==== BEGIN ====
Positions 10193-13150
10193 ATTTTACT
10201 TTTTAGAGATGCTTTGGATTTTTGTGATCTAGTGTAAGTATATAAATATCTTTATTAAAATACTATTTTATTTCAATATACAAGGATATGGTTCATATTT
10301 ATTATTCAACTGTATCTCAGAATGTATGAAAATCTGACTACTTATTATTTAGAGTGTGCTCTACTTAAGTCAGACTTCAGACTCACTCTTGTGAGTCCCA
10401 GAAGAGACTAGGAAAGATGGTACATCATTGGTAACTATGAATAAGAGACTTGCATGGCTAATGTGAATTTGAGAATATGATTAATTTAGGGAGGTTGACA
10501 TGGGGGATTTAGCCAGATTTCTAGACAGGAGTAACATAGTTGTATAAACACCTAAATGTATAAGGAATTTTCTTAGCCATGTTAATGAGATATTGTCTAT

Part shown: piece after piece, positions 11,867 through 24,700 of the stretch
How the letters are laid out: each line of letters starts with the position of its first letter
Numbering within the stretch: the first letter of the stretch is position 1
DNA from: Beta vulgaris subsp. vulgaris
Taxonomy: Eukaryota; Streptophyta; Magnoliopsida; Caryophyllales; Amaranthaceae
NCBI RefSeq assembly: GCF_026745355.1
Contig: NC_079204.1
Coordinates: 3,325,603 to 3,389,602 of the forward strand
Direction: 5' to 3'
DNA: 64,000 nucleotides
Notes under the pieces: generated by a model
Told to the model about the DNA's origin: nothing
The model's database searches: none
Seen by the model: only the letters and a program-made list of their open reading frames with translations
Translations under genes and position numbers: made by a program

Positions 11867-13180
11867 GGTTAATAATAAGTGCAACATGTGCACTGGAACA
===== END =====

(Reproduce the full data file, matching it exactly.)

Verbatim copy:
Positions 10193-13150
10193 ATTTTACT
10201 TTTTAGAGATGCTTTGGATTTTTGTGATCTAGTGTAAGTATATAAATATCTTTATTAAAATACTATTTTATTTCAATATACAAGGATATGGTTCATATTT
10301 ATTATTCAACTGTATCTCAGAATGTATGAAAATCTGACTACTTATTATTTAGAGTGTGCTCTACTTAAGTCAGACTTCAGACTCACTCTTGTGAGTCCCA
10401 GAAGAGACTAGGAAAGATGGTACATCATTGGTAACTATGAATAAGAGACTTGCATGGCTAATGTGAATTTGAGAATATGATTAATTTAGGGAGGTTGACA
10501 TGGGGGATTTAGCCAGATTTCTAGACAGGAGTAACATAGTTGTATAAACACCTAAATGTATAAGGAATTTTCTTAGCCATGTTAATGAGATATTGTCTAT

Part shown: piece after piece, positions 11,867 through 24,700 of the stretch
How the letters are laid out: each line of letters starts with the position of its first letter
Numbering within the stretch: the first letter of the stretch is position 1
DNA from: Beta vulgaris subsp. vulgaris
Taxonomy: Eukaryota; Streptophyta; Magnoliopsida; Caryophyllales; Amaranthaceae
NCBI RefSeq assembly: GCF_026745355.1
Contig: NC_079204.1
Coordinates: 3,325,603 to 3,389,602 of the forward strand
Direction: 5' to 3'
DNA: 64,000 nucleotides
Notes under the pieces: generated by a model
Told to the model about the DNA's origin: nothing
The model's database searches: none
Seen by the model: only the letters and a program-made list of their open reading frames with translations
Translations under genes and position numbers: made by a program

Positions 11867-13180
11867 GGTTAATAATAAGTGCAACATGTGCACTGGAACA